I've been revisiting some articles and books on keeping up family-life-work-travel alignment during heavy travel periods. One of these, The Mormon Way of Doing Business, suggested bringing family members on business trips whenever the situation allows. That way you cut down on the away time from family and you also work a more normal schedule while you are gone. Like a lot of travelers, I tend to work long, long, long days when I’m on the road and then come home exhausted and irritable. Having a family member on the trip helps compel you to do the right thing and call it a day at about dinner time. Then you get more time to unwind, to relax, and to bump accidentally into all those creative insights and solutions that you never seem to discover when you’re working at full speed.
This last week, I ended up with a travel schedule putting me on the road for 8 out of 10 straight days. My itinerary lined me up to get all over the place: Sacramento, Denver, Seattle, Portland, and Chicago. It was a tough schedule and I knew it would take a lot out of me. But it occurred to me that I might also have a rare opportunity to have Wendy join me on one leg of the trip.
I ended this week in Chicago and, in order to make the meetings and visits and flights all work, I knew I’d be staying over on Friday night and coming come Saturday morning. Wendy has never been to Chicago and one of her very best friends from her college years lives there now with a husband and three daughters. Without telling Wendy, I bought her a separate plane ticket to join me on the trip. I’d work all day while she visited her friend, and then we could all spend time together at night.
Wendy was thrilled by the news. But as the date got closer, I started to get uneasy. It’s been two decades since Wendy was in college with her friend and they've only seen each other a few times since then. What if this visit went horribly wrong? What if they got together and found that it was horribly awkward? Then the trip would be ruined. And, much worse than that, would be the depressing realization that a long-standing friendship had secretly withered years before.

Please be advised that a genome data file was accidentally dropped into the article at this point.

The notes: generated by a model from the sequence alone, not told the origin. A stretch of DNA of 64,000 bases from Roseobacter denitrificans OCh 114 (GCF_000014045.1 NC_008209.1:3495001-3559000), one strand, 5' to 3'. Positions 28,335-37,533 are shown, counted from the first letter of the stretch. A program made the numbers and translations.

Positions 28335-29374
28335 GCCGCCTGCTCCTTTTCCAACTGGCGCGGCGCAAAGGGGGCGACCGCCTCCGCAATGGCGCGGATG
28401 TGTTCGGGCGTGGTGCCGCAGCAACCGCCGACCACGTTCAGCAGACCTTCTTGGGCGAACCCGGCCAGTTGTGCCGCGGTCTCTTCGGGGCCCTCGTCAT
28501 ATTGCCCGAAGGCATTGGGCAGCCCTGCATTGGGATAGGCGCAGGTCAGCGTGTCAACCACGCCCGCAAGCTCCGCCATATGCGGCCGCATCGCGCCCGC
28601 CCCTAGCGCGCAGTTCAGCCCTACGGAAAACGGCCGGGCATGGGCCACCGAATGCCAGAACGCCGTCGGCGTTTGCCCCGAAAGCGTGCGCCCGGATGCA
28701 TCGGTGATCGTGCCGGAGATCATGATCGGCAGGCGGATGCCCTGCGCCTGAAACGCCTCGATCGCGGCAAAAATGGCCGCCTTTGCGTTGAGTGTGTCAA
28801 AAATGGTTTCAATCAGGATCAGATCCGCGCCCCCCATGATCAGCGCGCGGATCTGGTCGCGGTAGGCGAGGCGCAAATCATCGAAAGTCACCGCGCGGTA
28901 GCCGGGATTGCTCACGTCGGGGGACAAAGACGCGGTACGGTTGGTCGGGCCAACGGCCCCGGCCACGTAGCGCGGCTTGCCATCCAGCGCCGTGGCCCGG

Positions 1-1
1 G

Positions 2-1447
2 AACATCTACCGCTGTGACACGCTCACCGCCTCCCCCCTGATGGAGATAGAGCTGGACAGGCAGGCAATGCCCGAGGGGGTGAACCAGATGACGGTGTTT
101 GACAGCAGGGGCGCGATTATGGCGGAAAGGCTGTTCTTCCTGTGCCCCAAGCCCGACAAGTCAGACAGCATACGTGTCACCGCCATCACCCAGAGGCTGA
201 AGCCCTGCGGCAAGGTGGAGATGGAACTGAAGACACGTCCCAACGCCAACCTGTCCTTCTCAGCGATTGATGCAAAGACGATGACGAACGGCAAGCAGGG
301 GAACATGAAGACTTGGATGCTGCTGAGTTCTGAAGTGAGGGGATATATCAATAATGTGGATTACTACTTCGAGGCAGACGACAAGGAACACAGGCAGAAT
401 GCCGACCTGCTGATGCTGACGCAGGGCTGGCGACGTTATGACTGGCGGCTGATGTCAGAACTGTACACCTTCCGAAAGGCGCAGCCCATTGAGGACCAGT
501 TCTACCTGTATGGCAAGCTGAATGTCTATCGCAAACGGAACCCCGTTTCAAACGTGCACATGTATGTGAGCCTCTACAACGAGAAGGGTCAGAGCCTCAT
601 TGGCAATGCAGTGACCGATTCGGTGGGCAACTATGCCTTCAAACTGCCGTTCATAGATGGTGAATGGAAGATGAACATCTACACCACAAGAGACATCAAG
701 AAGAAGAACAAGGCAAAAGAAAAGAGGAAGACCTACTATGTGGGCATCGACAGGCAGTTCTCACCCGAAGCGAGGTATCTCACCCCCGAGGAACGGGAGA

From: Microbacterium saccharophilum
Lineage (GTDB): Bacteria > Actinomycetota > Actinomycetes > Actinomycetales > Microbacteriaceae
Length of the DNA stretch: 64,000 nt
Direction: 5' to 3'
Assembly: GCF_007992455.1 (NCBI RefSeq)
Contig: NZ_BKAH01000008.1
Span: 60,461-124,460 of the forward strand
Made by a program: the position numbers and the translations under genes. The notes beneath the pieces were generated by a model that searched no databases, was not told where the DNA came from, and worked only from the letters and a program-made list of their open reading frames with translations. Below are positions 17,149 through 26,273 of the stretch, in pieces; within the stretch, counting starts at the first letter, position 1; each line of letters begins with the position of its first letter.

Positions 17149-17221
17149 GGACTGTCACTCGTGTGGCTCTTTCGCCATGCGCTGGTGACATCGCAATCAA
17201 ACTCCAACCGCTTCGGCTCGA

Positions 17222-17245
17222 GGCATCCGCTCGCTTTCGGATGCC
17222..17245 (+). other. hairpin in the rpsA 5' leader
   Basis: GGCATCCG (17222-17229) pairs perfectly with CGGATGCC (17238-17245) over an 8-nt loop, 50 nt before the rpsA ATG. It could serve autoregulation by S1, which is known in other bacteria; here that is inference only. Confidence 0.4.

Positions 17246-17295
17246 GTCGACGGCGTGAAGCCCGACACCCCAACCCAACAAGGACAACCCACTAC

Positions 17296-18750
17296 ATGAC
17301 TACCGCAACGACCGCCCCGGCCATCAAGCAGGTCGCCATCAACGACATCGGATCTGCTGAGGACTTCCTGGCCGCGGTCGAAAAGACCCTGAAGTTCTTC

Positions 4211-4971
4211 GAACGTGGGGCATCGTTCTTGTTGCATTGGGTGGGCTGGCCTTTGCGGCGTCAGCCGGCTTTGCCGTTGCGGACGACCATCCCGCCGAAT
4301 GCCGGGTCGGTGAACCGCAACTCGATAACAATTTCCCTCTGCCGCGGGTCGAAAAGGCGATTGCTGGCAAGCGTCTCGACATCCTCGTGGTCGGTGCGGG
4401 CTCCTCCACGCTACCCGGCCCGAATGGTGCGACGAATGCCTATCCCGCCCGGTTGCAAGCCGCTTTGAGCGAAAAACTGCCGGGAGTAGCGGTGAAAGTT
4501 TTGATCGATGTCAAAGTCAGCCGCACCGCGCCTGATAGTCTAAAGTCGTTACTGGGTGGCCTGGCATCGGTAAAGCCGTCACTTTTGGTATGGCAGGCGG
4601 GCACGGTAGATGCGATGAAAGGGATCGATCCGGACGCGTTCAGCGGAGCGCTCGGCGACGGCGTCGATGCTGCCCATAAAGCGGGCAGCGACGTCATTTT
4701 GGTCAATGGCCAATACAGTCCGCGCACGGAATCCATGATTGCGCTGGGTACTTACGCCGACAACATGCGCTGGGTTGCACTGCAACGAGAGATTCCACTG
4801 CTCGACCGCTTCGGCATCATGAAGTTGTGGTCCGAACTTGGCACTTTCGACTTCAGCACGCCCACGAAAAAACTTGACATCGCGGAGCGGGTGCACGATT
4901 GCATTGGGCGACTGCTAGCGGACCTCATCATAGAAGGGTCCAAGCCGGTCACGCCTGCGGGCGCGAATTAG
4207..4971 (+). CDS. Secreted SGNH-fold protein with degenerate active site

As it turned out, my concerns were unfounded. I came back to the hotel from my truly wonderful day at work and Wendy was as happy as ever. She said it had been like they were never apart. It just “clicked” like it always had. On Friday night, we went on a wonderful double date with Wendy’s friend and her husband. We walked a long way in the snow, stopping to look at architecture and historical sites. We bought fancy, overpriced burgers from a restaurant way too hip for us. And we just thoroughly enjoyed each other’s company.
I thought all night about friendship and how wonderful it is. I didn't know then that Joseph Smith had once said that “friendship is one of the grand fundamental principles of Mormonism”. But even without having yet run into that quote, I was filled with a profound awareness of how absent true friendships are in my own life. I’m naturally a friendly person and I think I’m pretty friendly to almost everyone. But I carefully avoid investing in genuine friendships anymore, and I don’t know why. It’s probably mostly just because I’m tired and already stretched thin.
I work a lot. I’m in school. My family is my highest priority. And being a Mormon is like having an additional part-time job; it takes a lot of your time! But despite all of that, I know I could have done a better job over the years in being a true friend to other people and in fostering better and more enduring friendships.
Marlin Jensen, one of my favorite General Authorities from the Mormon Church spoke in 1999 about this:
There is a particular challenge we face as Latter-day Saints in establishing and maintaining friendships. Because our commitment to marriage, family, and the Church is so strong, we often feel challenged by constraints of time and energy in reaching out in friendship to others beyond that core group... How selfish we can be. How unwilling to be inconvenienced, to give, to bless and be blessed. What kind of parents or neighbors or servants of the Lord Jesus Christ can we be without being a friend?
I’m immensely grateful that I got to spend some of my time in Chicago with Wendy. We got to see wonderful things and eat amazing food. I was able to better manage my work hours and not overstretch my mind and spirit during my travel days. And, of course, her company was completely enjoyable in its own right.
As a side note, while bringing Wendy along for this segment of my heavy travel provided the emotional and spiritual balance I so often miss when I’m on the road, it didn’t do much to help with my struggle to stay physically balanced when I travel. We did walk around quite a lot. But we also ate massive amounts of incredibly delicious and calorie-rich Chicago fares like pizza, burgers, popcorn, and pastrami.